Private land registries are great ways to ensure it’s completely cost ineffective for the public to know what’s happening in your market, until it’s over inflated. It’s also perfect for money laundering, since even the government has to pay to analyze it. Try telling your boss you need a few hundred thousand because you have a hunch there’s money laundering in a city
They don’t realize the fundamentals. Canada especially Toronto basically have too much land. With Canada’s economy based on high taxation and universal health care, the system itself is designed to transfer wealth from young people to keep boomers alive. Now with this housing bubble we are doing further wealth transfer where young families have to take on huge mortgages and pay high taxes.
Once smart people start to realize what is going on those that have in demand skills will leave. Taking their taxes for future decades and consumer spending with them. The best always leave first because they have the choice. eventually you will be left with low skill labor that you can’t really tax then the health care system goes and the boomers get screw anyways.
The best way for a society to build wealth is to give resources to young productive talent so they can create business and other ventures. Not tax and suck all their income and transfer it to old and non productive segments of society. If the housing price don’t come down Canada is headed for economic collapse soon.
I urge all young families to be responsible for you and your families future and consider other places where cost of living is not so high.
Or wake up organise and fight back against the system.
One of the reasons that the number of units under construction has increased in the last 25 years is that the percentage of high rise units has risen a lot. 40 storey condos take a lot longer to build than single family houses.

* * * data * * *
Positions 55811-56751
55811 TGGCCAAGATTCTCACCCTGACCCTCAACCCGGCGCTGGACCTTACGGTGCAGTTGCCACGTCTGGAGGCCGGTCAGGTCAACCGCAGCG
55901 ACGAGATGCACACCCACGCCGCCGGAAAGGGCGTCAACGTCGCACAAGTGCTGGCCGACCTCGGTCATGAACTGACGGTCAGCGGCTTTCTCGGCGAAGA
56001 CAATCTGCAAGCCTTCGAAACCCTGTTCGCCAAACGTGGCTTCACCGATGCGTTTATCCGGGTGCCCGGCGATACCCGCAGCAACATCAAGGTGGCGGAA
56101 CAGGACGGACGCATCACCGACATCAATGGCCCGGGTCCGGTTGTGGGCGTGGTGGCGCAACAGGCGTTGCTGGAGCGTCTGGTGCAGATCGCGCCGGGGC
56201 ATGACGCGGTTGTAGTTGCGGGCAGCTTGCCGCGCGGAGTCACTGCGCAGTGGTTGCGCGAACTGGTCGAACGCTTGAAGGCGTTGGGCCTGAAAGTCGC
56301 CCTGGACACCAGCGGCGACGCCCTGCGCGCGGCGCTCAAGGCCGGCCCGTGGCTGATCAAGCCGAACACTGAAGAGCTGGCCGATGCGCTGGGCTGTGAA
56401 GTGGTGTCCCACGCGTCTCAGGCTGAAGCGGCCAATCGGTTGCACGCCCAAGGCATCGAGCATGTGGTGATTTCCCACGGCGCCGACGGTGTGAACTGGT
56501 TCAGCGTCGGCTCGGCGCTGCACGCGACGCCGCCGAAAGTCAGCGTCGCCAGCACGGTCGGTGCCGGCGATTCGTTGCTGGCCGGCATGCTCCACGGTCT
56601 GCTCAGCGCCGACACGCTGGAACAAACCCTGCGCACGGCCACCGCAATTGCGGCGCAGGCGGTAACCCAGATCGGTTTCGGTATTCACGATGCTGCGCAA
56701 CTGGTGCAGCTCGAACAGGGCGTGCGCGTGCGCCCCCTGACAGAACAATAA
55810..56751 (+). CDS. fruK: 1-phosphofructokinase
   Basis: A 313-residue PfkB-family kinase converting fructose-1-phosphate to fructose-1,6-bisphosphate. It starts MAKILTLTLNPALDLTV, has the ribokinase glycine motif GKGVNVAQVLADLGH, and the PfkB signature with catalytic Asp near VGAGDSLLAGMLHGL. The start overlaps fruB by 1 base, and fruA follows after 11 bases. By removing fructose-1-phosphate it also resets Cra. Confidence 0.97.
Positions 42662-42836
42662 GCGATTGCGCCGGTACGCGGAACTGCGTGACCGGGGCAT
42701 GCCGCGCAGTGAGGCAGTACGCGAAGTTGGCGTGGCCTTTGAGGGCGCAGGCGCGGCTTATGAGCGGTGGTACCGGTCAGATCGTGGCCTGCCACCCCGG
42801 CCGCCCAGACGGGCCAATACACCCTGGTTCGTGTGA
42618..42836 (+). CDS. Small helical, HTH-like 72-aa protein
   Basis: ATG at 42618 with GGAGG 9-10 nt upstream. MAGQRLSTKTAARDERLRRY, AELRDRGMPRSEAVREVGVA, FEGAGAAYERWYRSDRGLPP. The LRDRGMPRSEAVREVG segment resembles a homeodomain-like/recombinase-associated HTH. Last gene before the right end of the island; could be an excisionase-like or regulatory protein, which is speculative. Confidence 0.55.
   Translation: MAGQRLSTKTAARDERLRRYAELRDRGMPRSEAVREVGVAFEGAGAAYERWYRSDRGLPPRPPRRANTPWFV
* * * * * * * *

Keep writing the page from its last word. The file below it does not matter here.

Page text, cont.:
You do understand that Toronto is also about to make record completions too, right? Every Realtor in the province knows supply has to overshoot demand.
That’s why condo bubbles are more prominent and worse when it comes to oversupply. The long construction demand, especially when half are funded by investors, means they have to overshoot the business cycle. It’s actually real estate 101.
Anyone notice the uptick in Asian sellers? Homes on the market are going up and many are student rental homes.
Yeah right! Oakville over Vancouver interesting, congrats nonetheless.
This is not a valid comparison. You are comparing a city (Oakville), with a much larger region (Greater Vancouver). If you compared Oakville with just the City of Vancouver, then Vancouver prices are much higher.
It’s the Canadian Real Estate Association making the comparison, num nuts.
If you’re going to nitpick, the City of Vancouver also isn’t comparable to most other Canadian cities either. It’s still pre-amalgamation. As opposed to Toronto which incorporated all regions in the Metro region to create the new City of Toronto in 1998. City of Vancouver is the equivalent of Toronto, excluding the other 5/6 of the City. Areas like Richmond, Burnaby, Surrey, etc. are the equivalent of Etobicoke, North York, Scarborough, etc.
That was essentially the point I was trying to make. Municipal boundaries are rather arbitrary and vary greatly from one region to another. The best way to make a comparison would be to compare entire metropolitan areas.
By the way, the City of Toronto does not include the entire metropolitan area – it’s only 2.7 M out of a Census Metropolitan Area population of 5.9 M, meaning it’s about 46% of the CMA population. Based on that, if you wanted to look at an equivalent area to the City of Toronto in the Vancouver region, it would be more like Vancouver/Burnaby/New Westminster, which is also just under half of the metro area population. You certainly wouldn’t include places like Surrey.